Andre Parnell is a multimedia artist who grew up in an artistically-inclined family. His mother was a writer, his father was a creative director, and his older brother was a fine artist. Parnell graduated from Columbus College of Art School, focusing on advertising and illustration. After graduation, he worked at a design company for over fifteen years. His interest outside of commercial art is graffiti. The art he creates is people-centric, using bright colors and bold lines. Parnell loves interactive storytelling and displaying expression, especially emotion in the eyes. In addition to this, he enjoys bigger concepts where he can take a social statement and boil it down into an image and invite the viewer to interpret what they see.
The people in his mural represent vignettes.
“You have family and community,” said Parnell describing his mural "Resurrection Cradle". You have heartache and joy. There is change and disruption everyday. A shock to the community. From that damaging point, you also have resistance and coming together. You have the community's response. The talks, the conversations that were going on. As you progress from the healing, there is a push towards the future. It’s an elevation of sorts.”
The colors used in the mural are a direct reflection of Parnell, who tries to wear bright feel-good colors in an attempt to affect others in a supportive way. In his spirit, he is a peacemaker and leans towards togetherness.
While working on the mural, Parnell met several people that walked by and offered comments and help with no pretense. A crystal clear memory Parnell recalls is of a homeless man who spent one-hour painting with Parnell and contributed his own money on a 12-pack of water for Parnell and his painting group. He gained more from the experience than what he invested in it, especially finding the healing he needed. Today, his recent work entails signage for the former Coca Cola Factory, now the Bottleworks hotel. Parnell was recently presented with an incredible opportunity to paint a mural in Puerto Rico that he hopes will be possible after COVID.
When I spoke to Omar Rashan, he shared that he was a big fan of Spike Lee. His favorite film, when he was younger, was Lee’s Do the Right Thing. This is reflected in his mural that takes its name from the movie title. Released in 1989, Do the Right Thing focuses some of its attention on Italian American man’s racism towards Black people. With one of the film locations being a pizza joint, Rashan felt the opportunity to merge this Brooklyn, N.Y. setting with the BLM protests of 2020 in his mural.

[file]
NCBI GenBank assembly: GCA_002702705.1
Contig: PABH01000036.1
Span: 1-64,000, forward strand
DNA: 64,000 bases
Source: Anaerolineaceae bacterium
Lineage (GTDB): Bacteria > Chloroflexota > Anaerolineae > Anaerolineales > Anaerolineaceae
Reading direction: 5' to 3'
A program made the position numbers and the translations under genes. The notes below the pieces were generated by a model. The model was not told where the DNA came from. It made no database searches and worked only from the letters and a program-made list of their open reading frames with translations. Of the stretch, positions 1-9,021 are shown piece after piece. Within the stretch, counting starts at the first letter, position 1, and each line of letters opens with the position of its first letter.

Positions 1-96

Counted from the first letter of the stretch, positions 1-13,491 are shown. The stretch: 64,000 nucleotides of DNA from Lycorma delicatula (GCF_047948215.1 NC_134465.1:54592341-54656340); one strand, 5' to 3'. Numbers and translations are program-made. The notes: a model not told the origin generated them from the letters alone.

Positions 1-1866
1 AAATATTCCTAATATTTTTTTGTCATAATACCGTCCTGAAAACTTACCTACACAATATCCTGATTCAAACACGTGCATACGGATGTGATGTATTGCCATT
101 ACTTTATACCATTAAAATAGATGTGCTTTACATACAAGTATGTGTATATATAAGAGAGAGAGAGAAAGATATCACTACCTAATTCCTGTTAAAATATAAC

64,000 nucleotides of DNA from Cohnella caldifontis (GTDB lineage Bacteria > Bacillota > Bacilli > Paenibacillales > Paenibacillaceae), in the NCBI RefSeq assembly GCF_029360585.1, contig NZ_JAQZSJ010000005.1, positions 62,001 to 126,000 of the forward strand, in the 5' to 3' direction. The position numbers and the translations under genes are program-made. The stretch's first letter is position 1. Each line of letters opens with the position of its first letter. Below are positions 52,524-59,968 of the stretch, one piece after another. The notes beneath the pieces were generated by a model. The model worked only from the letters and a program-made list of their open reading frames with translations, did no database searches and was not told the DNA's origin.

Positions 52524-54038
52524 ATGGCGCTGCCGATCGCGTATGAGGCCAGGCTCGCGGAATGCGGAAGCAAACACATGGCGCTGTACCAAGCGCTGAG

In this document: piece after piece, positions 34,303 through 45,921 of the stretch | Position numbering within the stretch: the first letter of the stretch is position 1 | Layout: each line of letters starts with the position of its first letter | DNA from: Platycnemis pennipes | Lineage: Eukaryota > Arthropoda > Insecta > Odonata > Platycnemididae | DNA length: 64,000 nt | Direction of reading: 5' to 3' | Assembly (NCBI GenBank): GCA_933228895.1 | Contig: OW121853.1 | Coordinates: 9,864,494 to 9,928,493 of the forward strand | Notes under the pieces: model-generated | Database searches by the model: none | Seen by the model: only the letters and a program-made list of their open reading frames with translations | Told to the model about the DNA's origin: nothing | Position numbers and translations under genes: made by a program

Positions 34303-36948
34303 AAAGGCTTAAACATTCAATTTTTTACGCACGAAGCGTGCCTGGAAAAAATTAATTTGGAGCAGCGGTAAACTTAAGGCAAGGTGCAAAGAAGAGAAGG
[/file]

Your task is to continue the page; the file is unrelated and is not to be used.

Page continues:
In his mural, viewers can see a police officer rectifying for mistakes of the police by offering a pizza symbolizing Black Lives Matter, justice, and equality.
“Kaepernick was scrutinized previously but many already understood why he did what he did,” Rashan shared with me. “He was on the right side of history. I wanted the police officer to represent the right side of history by offering full equality to Black people.”
Omar Rashan is an artist originally from Evansville, Indiana. Rashan moved to Indianapolis in 2005 during a time when there wasn’t a significant art scene in place. Seeing this, he became a liaison in the community and has since seen serious growth. Art has always been a part of Omar Rashan’s life. He never stopped his involvement in fine arts even after receiving his commercial design degree. When he was younger, he harbored an interest in museums but felt that there were too many landscapes on display at the time when he visited them. He took an interest in realism and abstract and later he began studying African artists that were using the abstract technique. His current style is between contemporary, realism, and abstraction.
“It’s a yin-yang approach,” he said. “I like texture but clean fine lines and signet too. It’s because I grew up in an industrial complex type of area in the midwest so it has a way of finding its way into my work.”
Since his mural went on display at Pearl Street Pizzeria, at 65 E. Pearl Street, Rashan reinvested the money he received from the mural and other art projects in 2020 into a studio space called Elevated Culture. The space, which will host its grand opening Jan. 1, 2021, will feature a small gallery, retail shop, and podcast area for anyone to take advantage of if they are looking for a space to connect and create.
The inspiration behind Elevated Culture was a lack of identity, ownership, and creative spaces for Black creatives.
“As a culture, we need to identify as being more self-sufficient,” he told me. “I wanted to put my money where my mouth is. I wanted to be an example of taking ownership, not complaining, and showing adversity,”
After hearing Omar Rashan’s mural connection to Do the Right Thing, I took a few hours out of my Friday night to watch the film for the first time. Let’s just say that it still resonates today. Just like the work of Rashan and his fellow muralists, the film shines a light on problems that remain unresolved.
Truly, this sparks numerous thoughts and reflections. Have we really made as much progress as we think? Where is the growth? The murals that connect us to films of the past — that exhibit a message still unresolved in the present — speak to us loudly on a human level.
The racial justice murals initiative is supported by Glick Philanthropies and is a partnership between the IMCPL’s Center for Black Literature and Culture and the Arts Council of Indianapolis. IMCPL cardholders are able to reserve eight murals maximum. You can also follow the artists at @israelsoloart, @cheqwon88, and @omar.rashan on Instagram and continue to support their work there.